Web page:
India has been making efforts to develop its maritime security to secure the Indo-Pacific region. In 2020, India created a division to cover India’s ties with the Quad, ASEAN, and the Indian Ocean Rim Association (IORA). Moreover, PM Modi also came up with the Indo-Pacific Oceans Initiative (IPOI) to enhance India’s strategic interests in the Indian Ocean. Through this mechanism, some of the ASEAN nations, like Vietnam and the Philippines, have shown their willingness to cooperate with India on the IPOI, as it seems to be similar to the vision of ASEAN’s outlook on the Indo-Pacific. Both of these initiatives focus on maritime security, capacity building, disaster risk management, resource sharing, and trade connectivity. Recently, in June 2022, India and ASEAN decided to explore their potential cooperation between Indo-Pacific strategies in areas of connectivity, maritime security, and the blue economy amidst China’s growing presence in the region.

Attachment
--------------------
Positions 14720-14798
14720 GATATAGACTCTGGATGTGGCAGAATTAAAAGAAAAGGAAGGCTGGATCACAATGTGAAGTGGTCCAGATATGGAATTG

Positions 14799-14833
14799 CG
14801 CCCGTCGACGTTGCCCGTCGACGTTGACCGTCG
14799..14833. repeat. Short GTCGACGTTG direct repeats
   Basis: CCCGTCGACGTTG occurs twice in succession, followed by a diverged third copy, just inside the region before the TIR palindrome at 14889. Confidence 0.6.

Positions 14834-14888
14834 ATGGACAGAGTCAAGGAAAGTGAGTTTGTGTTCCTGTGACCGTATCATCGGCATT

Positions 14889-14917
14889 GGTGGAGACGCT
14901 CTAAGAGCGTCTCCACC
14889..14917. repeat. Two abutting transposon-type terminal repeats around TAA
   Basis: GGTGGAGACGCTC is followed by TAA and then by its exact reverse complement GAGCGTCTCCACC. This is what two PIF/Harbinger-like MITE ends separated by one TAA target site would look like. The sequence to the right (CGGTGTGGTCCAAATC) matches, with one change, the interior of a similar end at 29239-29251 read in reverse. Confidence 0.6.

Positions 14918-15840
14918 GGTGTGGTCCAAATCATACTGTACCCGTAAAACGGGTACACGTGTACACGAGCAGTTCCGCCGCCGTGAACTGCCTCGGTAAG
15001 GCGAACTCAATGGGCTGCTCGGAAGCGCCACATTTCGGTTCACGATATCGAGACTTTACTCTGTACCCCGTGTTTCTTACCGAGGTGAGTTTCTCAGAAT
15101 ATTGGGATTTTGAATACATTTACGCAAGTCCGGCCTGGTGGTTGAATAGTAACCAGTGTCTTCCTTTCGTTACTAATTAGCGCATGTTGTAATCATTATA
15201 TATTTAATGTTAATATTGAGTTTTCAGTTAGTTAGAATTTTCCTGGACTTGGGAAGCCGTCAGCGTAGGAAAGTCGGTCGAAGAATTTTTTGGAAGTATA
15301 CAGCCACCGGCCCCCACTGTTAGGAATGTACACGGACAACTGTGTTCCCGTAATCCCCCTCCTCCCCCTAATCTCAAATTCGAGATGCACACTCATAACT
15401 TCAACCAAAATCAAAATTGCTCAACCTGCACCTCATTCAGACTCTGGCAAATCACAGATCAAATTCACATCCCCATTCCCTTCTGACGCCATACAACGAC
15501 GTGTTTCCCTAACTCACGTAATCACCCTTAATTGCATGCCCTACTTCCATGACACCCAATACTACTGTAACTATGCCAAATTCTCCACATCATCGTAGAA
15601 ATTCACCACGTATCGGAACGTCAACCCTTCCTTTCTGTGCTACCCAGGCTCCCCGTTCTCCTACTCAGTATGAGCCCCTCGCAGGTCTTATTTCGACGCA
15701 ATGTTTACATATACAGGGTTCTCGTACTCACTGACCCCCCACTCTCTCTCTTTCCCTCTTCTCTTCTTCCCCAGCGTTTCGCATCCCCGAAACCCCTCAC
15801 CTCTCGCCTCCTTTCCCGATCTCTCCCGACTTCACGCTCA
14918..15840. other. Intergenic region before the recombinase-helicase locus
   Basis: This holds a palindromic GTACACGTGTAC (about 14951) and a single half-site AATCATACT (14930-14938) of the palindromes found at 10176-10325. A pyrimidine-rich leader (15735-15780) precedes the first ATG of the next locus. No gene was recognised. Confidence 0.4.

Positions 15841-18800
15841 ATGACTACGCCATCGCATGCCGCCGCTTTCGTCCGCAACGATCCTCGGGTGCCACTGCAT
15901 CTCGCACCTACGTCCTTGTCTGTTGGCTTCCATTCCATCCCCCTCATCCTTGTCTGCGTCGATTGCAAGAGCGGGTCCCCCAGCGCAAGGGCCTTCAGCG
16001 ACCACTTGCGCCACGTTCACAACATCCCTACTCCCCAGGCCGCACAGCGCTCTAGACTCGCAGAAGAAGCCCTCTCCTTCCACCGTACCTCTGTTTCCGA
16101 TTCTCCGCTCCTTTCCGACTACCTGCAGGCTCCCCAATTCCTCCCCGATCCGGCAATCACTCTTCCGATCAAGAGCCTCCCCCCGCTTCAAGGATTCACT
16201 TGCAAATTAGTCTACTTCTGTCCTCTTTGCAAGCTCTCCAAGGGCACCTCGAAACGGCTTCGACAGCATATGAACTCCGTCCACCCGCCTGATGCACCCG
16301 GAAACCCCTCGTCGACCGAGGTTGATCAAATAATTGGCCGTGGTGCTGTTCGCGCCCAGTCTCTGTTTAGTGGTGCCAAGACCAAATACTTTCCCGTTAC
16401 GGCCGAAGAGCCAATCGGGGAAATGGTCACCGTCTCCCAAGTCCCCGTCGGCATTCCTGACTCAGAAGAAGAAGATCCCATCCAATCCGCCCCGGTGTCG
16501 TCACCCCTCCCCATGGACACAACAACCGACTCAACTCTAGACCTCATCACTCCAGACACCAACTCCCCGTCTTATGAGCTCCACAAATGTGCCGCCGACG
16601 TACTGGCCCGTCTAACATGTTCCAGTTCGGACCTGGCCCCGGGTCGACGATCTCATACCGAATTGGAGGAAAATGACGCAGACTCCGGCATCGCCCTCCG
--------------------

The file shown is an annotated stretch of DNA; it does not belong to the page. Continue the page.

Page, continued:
There have been several trilateral and multilateral mechanisms and initiatives among like-minded nations for securing the rules-based order in the Indo-Pacific region. One of the initiatives between India and Southeast Asia is the Australia-India-Indonesia trilateral, which started in 2017. This trilateral cooperation is quite similar to that of the India-Australia-France, and it focuses on developments in the Indo-Pacific, which involve development assistance programmes, maritime issues, humanitarian assistance, and development efforts. India, Indonesia, and Australia are important nations in the Indo-Pacific, and these countries have to explicitly deal with China’s use of its military and force, including naval intrusion into the Exclusive Economic Zone of Indonesia at the Natuna Islands.